BBC Culture

Viggo in Loin des Hommes: ‘A slow scenic stroll’

Lois des Hommes (Pathé)

Lois des Hommes (Pathé)

Viggo Mortensen stars in Loin des Hommes, an old-fashioned western set in Algeria. But a lack of tension reduces its impact, says Nicholas Barber.

Viggo Mortensen must love to walk. He tramped across Middle Earth in The Lord of the Rings, marched across post-apocalyptic America in The Road, and now he’s striding over Algeria in Loin des Hommes (also known as Far From Men), a ponderous adventure-drama that may also have doubled as a hill-walking holiday for the cast and crew. The sickeningly accomplished Mortensen, a Danish-American actor best known for his English-language roles, shows here that he can handle French, Spanish and Arabic dialogue, too. His character, Daru, works alone in a tiny schoolhouse in a barren mountain region of Algeria, where he teaches a gaggle of peasants’ sons and daughters. But it’s 1954, and Algerian rebels have begun targeting French civilians, so Daru’s days in the area are numbered. A local official then insists that he leave the school for a few days to take a villager on foot to the nearest town. The villager, Mohammed (Reda Kateb), killed his own cousin, so Daru has to deliver him to the French authorities, whether he wants to or not.

Adapted from Camus’ short story, The Guest, Lois des Hommes is essentially an old-fashioned Western about a man with a bloody past being dragged into a conflict he had tried to avoid. You could imagine Clint Eastwood playing the role – and Mortensen himself played a similar one in A History of Violence. It’s also a ‘prisoner and escort’ buddy movie. The gruff Daru and the meek Mohammed hardly speak to each other at first, but it’s only a matter of time until they start swapping anecdotes and learning to trust each other, just like every other prisoner and escort in cinema history. Before they get to that point, though, there’s walking to be done. Daru and Mohammed walk, and then they stop for food. They walk, and then they hide from Mohammed’s vengeful relatives. They walk, and then they bed down in an abandoned settlement. They walk, and then they’re captured by rebels. You can probably guess what happens after that.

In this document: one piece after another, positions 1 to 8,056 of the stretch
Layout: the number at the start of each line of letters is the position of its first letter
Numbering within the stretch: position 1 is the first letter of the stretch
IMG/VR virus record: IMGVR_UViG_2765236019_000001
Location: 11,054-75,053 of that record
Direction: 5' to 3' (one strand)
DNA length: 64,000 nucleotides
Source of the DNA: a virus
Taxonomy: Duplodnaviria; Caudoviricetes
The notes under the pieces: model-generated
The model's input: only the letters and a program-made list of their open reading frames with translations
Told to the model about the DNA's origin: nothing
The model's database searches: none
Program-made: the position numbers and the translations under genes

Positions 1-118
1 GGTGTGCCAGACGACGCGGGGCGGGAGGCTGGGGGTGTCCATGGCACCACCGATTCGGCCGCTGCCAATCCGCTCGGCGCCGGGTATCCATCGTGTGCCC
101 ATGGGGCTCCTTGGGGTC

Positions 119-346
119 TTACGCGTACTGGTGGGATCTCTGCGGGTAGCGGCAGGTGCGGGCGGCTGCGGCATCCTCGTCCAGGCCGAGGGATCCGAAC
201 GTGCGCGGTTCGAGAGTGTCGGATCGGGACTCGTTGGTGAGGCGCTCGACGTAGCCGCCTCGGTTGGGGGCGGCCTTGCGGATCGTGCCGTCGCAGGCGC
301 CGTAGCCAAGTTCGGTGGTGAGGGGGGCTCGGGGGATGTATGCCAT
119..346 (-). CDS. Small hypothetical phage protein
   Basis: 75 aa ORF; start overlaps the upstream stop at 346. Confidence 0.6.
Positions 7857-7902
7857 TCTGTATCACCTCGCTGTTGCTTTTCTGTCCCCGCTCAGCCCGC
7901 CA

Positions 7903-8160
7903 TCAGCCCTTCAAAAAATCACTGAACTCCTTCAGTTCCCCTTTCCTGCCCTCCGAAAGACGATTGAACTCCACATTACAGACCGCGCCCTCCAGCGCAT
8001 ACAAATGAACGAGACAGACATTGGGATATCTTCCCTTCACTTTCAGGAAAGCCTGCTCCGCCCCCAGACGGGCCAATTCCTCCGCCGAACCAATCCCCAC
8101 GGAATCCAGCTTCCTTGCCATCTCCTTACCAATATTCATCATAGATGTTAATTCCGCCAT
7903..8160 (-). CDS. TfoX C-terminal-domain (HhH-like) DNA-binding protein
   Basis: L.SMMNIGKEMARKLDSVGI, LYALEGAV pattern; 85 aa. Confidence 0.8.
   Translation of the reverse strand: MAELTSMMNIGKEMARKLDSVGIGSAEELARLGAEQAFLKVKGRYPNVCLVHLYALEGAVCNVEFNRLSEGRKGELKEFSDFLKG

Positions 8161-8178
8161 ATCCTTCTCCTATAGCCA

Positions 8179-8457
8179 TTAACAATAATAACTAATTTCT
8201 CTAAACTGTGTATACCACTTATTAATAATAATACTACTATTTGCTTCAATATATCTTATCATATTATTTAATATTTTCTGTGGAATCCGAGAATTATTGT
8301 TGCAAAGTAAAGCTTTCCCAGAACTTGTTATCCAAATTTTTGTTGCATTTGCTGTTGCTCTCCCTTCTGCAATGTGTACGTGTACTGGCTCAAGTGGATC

All this taciturn trudging would be fine if the men’s trek were as awe-inspiring as it’s clearly intended to be, but it comes across as a slow, scenic stroll. This is partly due to the lack of tension. Mohamed doesn’t want to escape, and Daru doesn’t care if he does, so there is never any frisson between them. But a bigger issue is that the film just doesn’t look very epic. Even when the screen is filled with the rocky crags and plains of Morocco, where it was shot, the cinematography is as flat as a tourist’s video, and Mortensen, in his suspiciously clean new clothes, barely breaks a sweat. In one supposedly thrilling sequence, Daru slips on some loose stones, and slides down a mountainside, potentially to his doom. But instead of using some spectacular stunt work to convince us that he is in danger, the filmmakers resort to the TV-movie technique of wobbling the camera, and cutting quickly between a series of close-ups. Daru doesn’t appear to risk anything more severe than a twisted ankle.

Later, once he and Mohammed stop walking and start talking, Loin des Hommes finally gets underway. Taking the narrative well beyond the boundaries of Camus’ source material, the film’s writer-director, David Oelhoffen reveals a rich back story for Daru, and he comes up with a cleverly knotty reason for Mohammed’s arrest. The two men remain the passive nice guys they always were, but Oelhoffen draws out some of the ironies at play in Algeria’s fight for independence, and he makes one or two points that could apply to today’s trouble spots. By the end, Loins des Hommes has become a mildly rewarding tale of good men in a bad situation. But there really is lots and lots of walking first. And at the screening I attended, there was a fair amount of walking out, too.

★★☆☆☆

If you would like to comment on this story or anything else you have seen on BBC Culture, head over to our Facebook page or message us on Twitter.